Ferrari #27

Your questions: F1 car numbers

Your Questions AnsweredPosted on | Author Keith Collantine

Tom Bellingham wrote in with this question:

I was wondering why certain number were on cars back in the ’80s and ’90s. Ferrari famously had the number 27 with Giles Villeneuve, was this number carried on with Ferraris as a tribute to him?

Were teams allowed to choose numbers back then and how was it decided? Since I’ve been watching the sport the car numbers have been done on the championship orders.

It’s an interesting question – here’s the answer:

As Tom correctly points out it used to be common practice for F1 teams to stick with the same numbers. That lasted up until the start of the 1996 season which, coincidentally, is when Tom says he first started watching F1.

Since then the team for whom the drivers’ champion races gets number 1&2, and the rest of the numbers are given in order of where the teams finished in the constructors’ championship.

Some of these traditional team numbers included 3 & 4 (Tyrrell), 7 & 8 (McLaren), 11 & 12 (Lotus), 25 & 26 (Ligier) and 27 & 28 (Ferrari). The number 27 was kept by Ferrari after the late Gilles Villeneuve made it his own.

This led to some interesting situations. In 1989, Alain Prost won the world championship with McLaren but left to join Ferrari. So in 1990 Ferrari ran with numbers 1 & 2, and McLaren took over their numbers 27 & 28 – with Senna carrying Villeneuve’s old number.

The teams could pretty much pick the numbers as they chose, within reason. Early in F1 history there were some odd exceptions and the same driver or team would not necessarily have the same number from race to race – local rules often prevailed.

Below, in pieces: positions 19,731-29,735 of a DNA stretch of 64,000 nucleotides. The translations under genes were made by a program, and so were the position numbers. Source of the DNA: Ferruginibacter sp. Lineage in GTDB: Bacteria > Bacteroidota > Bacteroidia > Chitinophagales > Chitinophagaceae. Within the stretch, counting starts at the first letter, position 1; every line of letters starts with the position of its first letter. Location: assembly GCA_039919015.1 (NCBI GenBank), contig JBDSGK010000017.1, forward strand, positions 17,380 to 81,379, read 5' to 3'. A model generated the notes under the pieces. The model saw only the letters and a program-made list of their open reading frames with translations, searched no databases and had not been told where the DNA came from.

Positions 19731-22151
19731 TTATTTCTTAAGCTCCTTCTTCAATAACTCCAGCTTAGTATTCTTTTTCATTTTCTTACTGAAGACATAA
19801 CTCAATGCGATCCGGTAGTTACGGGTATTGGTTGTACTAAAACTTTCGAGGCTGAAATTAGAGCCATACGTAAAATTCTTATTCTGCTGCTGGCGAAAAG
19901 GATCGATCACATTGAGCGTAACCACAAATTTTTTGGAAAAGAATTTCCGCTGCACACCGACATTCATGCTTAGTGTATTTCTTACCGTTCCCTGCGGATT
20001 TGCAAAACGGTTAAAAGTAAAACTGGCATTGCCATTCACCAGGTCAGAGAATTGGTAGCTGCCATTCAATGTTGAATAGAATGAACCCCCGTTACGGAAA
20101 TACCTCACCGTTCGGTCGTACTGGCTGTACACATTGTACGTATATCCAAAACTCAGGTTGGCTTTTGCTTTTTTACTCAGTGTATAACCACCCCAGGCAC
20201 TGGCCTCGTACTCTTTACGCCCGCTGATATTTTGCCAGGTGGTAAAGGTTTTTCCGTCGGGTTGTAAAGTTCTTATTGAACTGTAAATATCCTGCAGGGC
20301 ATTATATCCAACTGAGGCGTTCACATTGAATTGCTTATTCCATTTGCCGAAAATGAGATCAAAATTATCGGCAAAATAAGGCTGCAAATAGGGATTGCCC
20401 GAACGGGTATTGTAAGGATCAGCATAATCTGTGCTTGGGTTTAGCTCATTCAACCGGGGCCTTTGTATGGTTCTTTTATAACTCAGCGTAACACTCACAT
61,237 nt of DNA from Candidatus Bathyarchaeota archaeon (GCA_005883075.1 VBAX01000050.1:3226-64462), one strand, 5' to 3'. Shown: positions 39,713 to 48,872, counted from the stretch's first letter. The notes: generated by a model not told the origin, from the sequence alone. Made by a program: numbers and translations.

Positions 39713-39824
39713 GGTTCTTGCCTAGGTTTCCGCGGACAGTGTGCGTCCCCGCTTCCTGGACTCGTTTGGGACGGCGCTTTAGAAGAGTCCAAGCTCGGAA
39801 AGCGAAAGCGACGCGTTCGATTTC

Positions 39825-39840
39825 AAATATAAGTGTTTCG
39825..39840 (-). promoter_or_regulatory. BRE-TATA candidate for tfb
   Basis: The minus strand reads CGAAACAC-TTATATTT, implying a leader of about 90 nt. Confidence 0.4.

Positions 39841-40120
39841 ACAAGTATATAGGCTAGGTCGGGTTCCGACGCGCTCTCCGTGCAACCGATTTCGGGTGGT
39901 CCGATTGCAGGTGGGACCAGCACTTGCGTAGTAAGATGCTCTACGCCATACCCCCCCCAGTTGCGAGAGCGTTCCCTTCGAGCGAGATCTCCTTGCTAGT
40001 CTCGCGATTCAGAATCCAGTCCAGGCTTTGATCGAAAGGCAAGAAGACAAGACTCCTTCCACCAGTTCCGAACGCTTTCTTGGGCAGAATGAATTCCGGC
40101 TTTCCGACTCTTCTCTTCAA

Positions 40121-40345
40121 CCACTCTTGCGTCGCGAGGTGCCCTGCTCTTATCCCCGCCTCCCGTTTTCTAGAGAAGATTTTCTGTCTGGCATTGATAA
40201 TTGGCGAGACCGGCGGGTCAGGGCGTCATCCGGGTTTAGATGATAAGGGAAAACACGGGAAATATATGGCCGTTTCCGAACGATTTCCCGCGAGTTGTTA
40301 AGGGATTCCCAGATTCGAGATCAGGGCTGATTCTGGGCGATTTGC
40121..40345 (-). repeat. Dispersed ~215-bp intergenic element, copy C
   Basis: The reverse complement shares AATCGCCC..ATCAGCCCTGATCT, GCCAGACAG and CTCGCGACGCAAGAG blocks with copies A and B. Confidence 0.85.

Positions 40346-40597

The highest ever seen on a car in a world championship event was 136 on Rudolf Krause’s BMW in the 1952 German Grand Prix. At that race, every car in the Grand Prix was numbered 101 or higher. This was because each car in each support race had its own unique number.

For 1996 the sport’s governing body decided it wanted a numbering system based on where the teams finished in the previous season’s championship.

And so the historic number 27 hasn’t been seen since Alesi drove with it at Adelaide in the last race of 1995. Some higher numbers have been used, as Friday test drivers in recent years have used numbers 31 and above.

But with Prodrive filling the final 12th slot on the Grand Prix grid next year, and presumably taking numbers 24 and 25, we aren’t likely to see number 27 again unless the grid expands to 13 cars.

And we won’t see it on a Ferrari unless the grid expands to 13 cars and the team finishes last in the constructors’ championship…

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